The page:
Near Future

Ideal Home (CD)

(Blanc Check Records)

First impressions of Near Future’s union of Neil Arthur (Blancmange) and Bernholz (Gazelle Twin), heard while feeding fish in another room, is of an hitherto unheard out-take from Eno’s Before and After Science.  Which is one of the most promising recommendations that any album could ever require.

Moving closer to the speakers, and playing past the opening title track, that initial impression is both heightened and dismissed.  Ideal Home is the glorious marriage of buoyant pop and dark electronics, an album that adds bits of Bowie and the best of Blancmange (of course) to the brew, but still manages to emerge, as “Field This” would say, “freshly peeled.”

It’s one of those rare electronic albums that actually finds variety in repetition, the slow-motion hurling of obscure imagery into landscapes that never go quite where you expect.  If this album was a weather map, there’d be are iguanas sunning themselves between the isobars, and never so much as through “Kites Over Waitrose,” which has already been compared to something by This Mortal Coil, so there’s no need to labor the description here.  Except to say, it’s just one more highlight of an album that has already served up a plethora of the things.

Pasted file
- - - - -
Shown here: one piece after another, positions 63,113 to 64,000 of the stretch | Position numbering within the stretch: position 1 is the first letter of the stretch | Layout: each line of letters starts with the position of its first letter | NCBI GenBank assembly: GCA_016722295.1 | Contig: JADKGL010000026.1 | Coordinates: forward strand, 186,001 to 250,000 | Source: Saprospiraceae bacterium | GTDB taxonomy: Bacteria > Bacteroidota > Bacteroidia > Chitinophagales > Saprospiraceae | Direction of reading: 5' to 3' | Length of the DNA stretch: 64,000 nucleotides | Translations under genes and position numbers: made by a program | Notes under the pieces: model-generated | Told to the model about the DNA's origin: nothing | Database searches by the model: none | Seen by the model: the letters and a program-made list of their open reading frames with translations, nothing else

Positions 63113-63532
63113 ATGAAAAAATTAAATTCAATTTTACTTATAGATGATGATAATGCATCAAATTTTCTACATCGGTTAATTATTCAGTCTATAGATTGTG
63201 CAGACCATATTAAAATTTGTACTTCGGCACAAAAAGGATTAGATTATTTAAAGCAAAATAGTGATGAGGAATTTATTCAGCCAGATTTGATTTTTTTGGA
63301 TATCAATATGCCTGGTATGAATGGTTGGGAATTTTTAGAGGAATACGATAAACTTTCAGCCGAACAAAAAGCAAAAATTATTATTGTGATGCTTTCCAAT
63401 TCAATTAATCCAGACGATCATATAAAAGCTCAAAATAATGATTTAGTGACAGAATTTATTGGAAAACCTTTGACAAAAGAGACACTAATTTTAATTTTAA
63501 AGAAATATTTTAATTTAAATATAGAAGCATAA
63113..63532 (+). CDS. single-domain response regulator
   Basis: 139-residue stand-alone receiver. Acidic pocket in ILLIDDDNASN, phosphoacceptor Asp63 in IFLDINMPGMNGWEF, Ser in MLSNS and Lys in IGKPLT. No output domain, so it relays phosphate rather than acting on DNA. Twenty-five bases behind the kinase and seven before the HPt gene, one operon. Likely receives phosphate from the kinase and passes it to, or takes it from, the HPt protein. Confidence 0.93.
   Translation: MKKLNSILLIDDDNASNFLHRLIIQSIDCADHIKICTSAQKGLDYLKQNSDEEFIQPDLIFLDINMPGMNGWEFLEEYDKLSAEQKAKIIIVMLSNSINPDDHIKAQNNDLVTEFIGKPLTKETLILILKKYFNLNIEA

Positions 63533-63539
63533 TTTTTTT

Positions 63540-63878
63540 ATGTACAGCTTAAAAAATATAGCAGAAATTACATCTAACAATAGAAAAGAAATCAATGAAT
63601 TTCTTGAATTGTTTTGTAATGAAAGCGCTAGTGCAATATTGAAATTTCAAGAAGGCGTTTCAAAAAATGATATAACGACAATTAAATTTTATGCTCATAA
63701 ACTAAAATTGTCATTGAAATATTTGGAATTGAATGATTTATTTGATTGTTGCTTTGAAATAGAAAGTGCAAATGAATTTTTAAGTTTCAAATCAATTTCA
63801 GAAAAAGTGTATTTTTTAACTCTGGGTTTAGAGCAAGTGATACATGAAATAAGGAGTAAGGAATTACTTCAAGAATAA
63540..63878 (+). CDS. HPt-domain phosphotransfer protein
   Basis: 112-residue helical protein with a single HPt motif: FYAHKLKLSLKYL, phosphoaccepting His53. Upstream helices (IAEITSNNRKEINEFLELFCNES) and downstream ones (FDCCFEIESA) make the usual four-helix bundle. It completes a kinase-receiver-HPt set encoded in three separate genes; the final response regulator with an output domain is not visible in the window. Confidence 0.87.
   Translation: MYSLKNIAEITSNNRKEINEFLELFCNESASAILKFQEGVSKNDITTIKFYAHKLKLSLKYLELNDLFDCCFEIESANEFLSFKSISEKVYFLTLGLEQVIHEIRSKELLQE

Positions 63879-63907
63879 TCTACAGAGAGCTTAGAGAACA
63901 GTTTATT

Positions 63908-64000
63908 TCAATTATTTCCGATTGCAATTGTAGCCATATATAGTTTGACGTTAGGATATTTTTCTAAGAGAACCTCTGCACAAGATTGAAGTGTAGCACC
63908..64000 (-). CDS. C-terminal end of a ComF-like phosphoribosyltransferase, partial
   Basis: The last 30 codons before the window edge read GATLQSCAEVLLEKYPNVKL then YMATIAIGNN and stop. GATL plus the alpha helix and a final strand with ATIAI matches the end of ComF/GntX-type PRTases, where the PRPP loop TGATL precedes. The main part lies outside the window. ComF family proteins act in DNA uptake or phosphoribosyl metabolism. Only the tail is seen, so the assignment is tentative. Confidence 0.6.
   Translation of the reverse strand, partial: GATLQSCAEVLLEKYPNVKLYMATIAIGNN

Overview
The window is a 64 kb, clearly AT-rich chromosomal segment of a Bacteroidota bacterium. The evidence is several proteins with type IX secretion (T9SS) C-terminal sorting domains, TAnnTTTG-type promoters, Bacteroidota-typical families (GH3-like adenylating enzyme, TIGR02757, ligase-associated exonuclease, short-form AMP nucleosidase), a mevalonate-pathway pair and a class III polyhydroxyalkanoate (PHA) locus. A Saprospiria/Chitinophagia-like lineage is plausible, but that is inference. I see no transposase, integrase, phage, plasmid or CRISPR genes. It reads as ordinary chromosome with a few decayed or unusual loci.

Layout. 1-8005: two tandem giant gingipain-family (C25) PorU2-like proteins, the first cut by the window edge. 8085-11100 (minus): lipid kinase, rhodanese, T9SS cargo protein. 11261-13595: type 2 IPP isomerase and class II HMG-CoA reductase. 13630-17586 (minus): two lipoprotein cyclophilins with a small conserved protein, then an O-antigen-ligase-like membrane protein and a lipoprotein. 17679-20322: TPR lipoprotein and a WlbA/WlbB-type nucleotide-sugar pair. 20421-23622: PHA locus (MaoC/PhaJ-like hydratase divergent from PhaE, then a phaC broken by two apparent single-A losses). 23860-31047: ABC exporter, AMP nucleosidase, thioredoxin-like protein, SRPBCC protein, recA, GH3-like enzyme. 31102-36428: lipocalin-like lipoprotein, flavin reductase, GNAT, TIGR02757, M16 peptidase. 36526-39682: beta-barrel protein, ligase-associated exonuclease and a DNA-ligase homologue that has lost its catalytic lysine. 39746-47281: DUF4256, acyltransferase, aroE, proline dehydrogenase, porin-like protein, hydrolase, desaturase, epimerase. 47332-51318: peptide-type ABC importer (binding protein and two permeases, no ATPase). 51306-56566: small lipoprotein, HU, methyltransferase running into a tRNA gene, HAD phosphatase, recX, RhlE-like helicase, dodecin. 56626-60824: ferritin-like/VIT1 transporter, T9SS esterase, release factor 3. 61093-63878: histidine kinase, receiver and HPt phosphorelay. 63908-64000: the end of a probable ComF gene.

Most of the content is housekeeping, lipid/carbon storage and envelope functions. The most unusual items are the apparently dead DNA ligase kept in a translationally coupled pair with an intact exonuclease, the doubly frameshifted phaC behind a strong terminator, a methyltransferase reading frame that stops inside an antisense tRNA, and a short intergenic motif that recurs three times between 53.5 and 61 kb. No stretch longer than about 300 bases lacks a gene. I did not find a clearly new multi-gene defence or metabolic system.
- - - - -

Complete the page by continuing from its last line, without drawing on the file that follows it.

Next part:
Elsewhere, “Dawn,” with its spectral recounting of the old “Daisy Daisy” song, allies pastoral innocence to creeping menace – if this were a movie, this is the part where the lava starts flowing across a Constable landscape; while “Fish and Chips” is eighty-eight seconds of distant chatter and rhythmic creaking, poised perfectly over a petrified Nico riff.

It’s a short album, just around the forty minute mark, but it doesn’t need to be longer than that.  Like those early Eno LPs, it does what it needs to in the time it wants to take, and then it slips off to leave you wishing.  And it’s not out until the end of May, so you have plenty of time in which to anticipate your own copy.